The recent passing of a well-loved theater friend has sparked a lot of thought and reflection for me. Not just the usual 5 steps of grieving. This is not a story about her or grieving for her. Just the spark. So, don't think this is in any way related. Keep in mind, I'm a people watcher and enjoy taking an introspective look at social habits and behaviors.
In the past couple of years, Facebook has obviously become a phenomenon. I mean, you can friend your parents. That automatically makes it a world-wide phenomenon that probably isn't going away for a while. Since Facebook has exploded, I've learned about the deaths of two who were, well, more than just Facebook friends. No, this is not about learning about their passing in such an impersonal way. Maybe another time, but this is not it.
Instead, I'd like to focus on how social media has influenced how we grieve. In fact, I'd like to give props to Facebook for actually having a way to memorialize someone who has died. Look it up. Basically, they take the profile private so only confirmed friends can see it and still post in remembrance. I guess it's a nice way for people who, due to distance or whathaveyou, can't... be there in person(?) to grieve...
And I guess the way I wrote that last sentence is perhaps a bit telling as to what I've observed and think. Maybe not. I'll explain...
I completely understand the need to express your memories and grieve for the person who died on their wall. And please, this is not written to condemn anyone who grieves and remembers a person in such a way. Perhaps this is really just a comical observation to help me heal.
But, as I look over wall postings of these friends who died, I wonder who are they written for. Are the deceased capable of checking their Facebook? Most are postings are along the lines of, "Soandso, I love you and will never forget this one time," or, "I miss you everyday." (Perfectly valid feelings and sentiments, by the way).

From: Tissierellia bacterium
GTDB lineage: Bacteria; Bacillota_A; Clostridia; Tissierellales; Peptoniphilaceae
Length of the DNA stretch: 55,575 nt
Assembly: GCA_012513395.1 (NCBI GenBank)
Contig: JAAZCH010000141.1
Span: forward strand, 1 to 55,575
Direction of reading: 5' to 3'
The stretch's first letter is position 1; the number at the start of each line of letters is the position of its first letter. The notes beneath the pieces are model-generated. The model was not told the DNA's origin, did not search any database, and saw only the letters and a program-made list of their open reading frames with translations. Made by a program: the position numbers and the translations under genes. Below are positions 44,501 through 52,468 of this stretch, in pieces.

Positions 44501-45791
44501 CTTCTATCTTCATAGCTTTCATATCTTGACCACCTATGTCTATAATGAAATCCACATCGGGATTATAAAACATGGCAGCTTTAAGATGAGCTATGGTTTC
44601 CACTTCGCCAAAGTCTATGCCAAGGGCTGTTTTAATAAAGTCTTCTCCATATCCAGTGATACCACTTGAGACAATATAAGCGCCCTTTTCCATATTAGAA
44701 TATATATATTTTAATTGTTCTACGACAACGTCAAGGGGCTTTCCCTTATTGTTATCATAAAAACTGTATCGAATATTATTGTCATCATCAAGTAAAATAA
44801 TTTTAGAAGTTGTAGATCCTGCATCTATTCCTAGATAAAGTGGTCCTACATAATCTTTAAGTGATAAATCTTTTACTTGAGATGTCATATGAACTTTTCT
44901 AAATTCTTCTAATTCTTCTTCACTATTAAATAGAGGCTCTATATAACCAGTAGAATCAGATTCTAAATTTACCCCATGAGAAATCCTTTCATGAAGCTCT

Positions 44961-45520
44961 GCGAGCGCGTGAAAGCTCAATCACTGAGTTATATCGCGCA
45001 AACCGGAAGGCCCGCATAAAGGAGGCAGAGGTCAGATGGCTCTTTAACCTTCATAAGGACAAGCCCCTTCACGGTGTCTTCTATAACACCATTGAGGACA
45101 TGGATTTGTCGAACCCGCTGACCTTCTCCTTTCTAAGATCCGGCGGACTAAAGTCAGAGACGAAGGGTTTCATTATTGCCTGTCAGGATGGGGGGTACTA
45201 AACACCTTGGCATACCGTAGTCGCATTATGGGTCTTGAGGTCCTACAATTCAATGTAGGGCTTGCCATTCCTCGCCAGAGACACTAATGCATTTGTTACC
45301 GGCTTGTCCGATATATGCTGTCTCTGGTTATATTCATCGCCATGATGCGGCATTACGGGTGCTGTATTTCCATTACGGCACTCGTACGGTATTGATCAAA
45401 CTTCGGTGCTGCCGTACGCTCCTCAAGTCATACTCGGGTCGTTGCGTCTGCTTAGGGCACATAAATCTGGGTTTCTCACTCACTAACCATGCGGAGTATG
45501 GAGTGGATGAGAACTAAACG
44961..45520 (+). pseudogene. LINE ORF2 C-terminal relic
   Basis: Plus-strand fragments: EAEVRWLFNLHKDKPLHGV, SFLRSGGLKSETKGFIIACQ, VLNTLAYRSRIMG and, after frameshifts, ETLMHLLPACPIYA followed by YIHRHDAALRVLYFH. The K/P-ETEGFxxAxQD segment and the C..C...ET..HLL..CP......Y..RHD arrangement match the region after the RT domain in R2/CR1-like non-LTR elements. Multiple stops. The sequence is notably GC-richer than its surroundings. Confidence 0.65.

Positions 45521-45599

Do we really think the person will see it in the afterlife ethereal? We must, right? Well, if they are so capable of checking their Facebook from the other world, surely they are powerful enough to be sitting next to us when we post such memorials. And, if they are sitting right next to me when I post such a memorial, well, shoot I might as well just tell them. If they can read their Facebook, I'm sure they can hear my words or read my thoughts.
So, I guess Facebooking is becoming apart of the grieving process. And well, selfishly, I'm not sure if I like that. For every friend me and deceased have in common, I get to see one of these memorial posts. And, again, I get posting them. But, does that help me grieve? I don't know... Maybe so. I do my own grieving in my own way and it's my own personal process. I guess it helps others to know they are not alone in the grieving process.
Which brings me to my real point. Why can't we just tell people that we love them and let them know they are not alone when they are here? Why is that such a difficult thing to do?
I am quite the guilty person when it comes to that. So, I guess do as I say, not as I do? Or how about I just tell or show or express or do something every time I see you so you know that I love you. Then, you won't have to worry about checking your Facebook when you die. I'm sure you've got way more important things to do in heaven. Like playing the harp or ironing your linen robes...